RGGI allowance proceeds by state

The goal of the program is two-fold: Put a price on carbon dioxide emitted from power plants, spurring plant owners to invest in cleaner technologies, and use the proceeds from the sale of allowances to fund measures that reduce energy demand.

RGGI allowance prices

RGGI says carbon dioxide power plant emissions in the nine-state region have already been cut 40 percent from 2005 levels and are projected to decline 50 percent by 2020. Those numbers don’t mean RGGI is already in compliance with the EPA’s plan because RGGI and the EPA calculate carbon reductions differently. RGGI measures overall power plant carbon dioxide emissions, while the EPA measures carbon emissions per unit of energy generated.

The regional cap-and-trade program is regarded as a success because it has demonstrated that a price can be established for carbon without crippling the economy or driving electricity prices sky-high. Since 2008, when RGGI was launched, electricity prices across the nine states have fallen an average of 8 percent and the state economies have grown faster than the nation as a whole, according to the Acadia Center, a clean energy advocacy group. A total of 28 carbon allowance auctions have been held since September 2008, generating more than $2 billion in revenue for the participating states. Massachusetts’s share of the total is $345 million.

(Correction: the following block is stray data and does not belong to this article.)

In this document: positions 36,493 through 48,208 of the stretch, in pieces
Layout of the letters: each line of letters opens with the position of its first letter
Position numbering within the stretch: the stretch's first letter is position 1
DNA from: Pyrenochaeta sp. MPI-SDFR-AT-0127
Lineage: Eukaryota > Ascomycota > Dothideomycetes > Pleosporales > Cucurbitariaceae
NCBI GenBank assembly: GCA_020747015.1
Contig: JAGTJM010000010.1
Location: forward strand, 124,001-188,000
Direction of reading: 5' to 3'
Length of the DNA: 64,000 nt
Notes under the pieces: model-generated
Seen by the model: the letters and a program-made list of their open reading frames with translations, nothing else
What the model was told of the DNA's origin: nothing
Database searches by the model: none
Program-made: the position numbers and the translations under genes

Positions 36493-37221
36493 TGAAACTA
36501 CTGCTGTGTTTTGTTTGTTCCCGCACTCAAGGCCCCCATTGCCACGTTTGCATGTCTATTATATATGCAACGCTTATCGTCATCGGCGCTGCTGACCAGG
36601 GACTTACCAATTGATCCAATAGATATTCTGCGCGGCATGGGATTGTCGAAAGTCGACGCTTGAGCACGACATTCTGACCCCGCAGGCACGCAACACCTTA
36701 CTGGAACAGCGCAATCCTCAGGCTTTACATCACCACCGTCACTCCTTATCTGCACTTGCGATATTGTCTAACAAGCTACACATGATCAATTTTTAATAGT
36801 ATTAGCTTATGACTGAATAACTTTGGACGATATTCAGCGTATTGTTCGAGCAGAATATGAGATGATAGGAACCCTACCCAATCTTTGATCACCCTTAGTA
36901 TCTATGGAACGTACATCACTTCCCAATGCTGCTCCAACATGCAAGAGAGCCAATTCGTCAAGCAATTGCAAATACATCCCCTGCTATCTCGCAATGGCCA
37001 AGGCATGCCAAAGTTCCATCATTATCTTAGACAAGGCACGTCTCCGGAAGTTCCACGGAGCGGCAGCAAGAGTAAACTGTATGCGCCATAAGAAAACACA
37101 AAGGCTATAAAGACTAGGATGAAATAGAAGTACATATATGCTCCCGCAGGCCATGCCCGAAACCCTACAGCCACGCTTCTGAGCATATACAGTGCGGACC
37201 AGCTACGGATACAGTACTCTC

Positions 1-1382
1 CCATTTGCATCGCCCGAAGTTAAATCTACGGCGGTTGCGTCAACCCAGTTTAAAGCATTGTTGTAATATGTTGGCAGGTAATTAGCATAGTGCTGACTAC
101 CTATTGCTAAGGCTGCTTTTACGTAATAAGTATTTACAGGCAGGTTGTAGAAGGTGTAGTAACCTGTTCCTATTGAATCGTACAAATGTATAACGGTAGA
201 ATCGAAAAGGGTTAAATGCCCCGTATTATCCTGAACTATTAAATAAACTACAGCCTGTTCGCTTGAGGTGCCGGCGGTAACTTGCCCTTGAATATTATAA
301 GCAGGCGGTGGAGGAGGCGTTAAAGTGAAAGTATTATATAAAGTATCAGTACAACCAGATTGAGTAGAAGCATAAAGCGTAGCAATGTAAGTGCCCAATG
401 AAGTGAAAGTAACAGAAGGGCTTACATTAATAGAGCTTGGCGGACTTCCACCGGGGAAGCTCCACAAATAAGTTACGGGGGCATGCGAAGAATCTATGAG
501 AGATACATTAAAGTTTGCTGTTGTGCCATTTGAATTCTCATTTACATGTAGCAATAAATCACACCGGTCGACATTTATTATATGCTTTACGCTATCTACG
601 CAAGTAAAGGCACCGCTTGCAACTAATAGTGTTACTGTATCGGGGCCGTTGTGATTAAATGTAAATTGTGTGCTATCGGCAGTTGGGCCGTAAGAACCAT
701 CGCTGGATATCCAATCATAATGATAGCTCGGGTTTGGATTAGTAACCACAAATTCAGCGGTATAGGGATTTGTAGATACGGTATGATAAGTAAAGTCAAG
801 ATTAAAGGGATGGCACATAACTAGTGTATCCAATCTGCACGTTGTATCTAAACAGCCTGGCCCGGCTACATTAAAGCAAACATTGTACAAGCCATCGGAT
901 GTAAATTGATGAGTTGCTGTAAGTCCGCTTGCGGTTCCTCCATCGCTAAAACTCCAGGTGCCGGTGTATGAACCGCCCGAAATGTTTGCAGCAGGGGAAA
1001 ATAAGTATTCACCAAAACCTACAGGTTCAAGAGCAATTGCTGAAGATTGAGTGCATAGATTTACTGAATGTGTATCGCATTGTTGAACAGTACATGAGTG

But the cap-and-trade program hasn’t worked exactly the way it was drawn up on paper. It works — auctions are held, allowances are sold, and the proceeds are invested — but the cap-and-trade program has not been the driving force behind efforts to address climate change. It’s been just one tool in the tool box, and a very quiet one at that. “This is the biggest success you’ve never heard of,” says Peter Shattuck, Massachusetts director of the Acadia Center.

In 2008, when the program was launched, the cap was set at 165 million tons. But the launch of the program coincided with the shale gas boom, which drove down the price of natural gas and prompted power plants to drop oil and coal as their fuels and shift to gas. Demand for electricity also ebbed because of state energy efficiency efforts, the development of renewable energy, and a downturn in the economy.
During RGGI’s first five years, the region’s power plants were emitting about 91 million tons of carbon dioxide a year, about 55 percent of the cap. At the carbon allowance auctions, demand never exceeded supply, so prices stayed below $2 per ton until 2013, when the states began laying plans to tighten up the market.

In February 2013, the states agreed to set a new cap of 91 million tons starting in 2014 and pledged to reduce the cap by 2.5 percent a year. Programs were also put in place to begin retiring allowances purchased in previous years when they were plentiful. The auction price of carbon dioxide allowances responded, rising initially to $4, then $5, and to $5.50 at the most recent auction on June 3. At the more recent auctions, every allowance has sold out.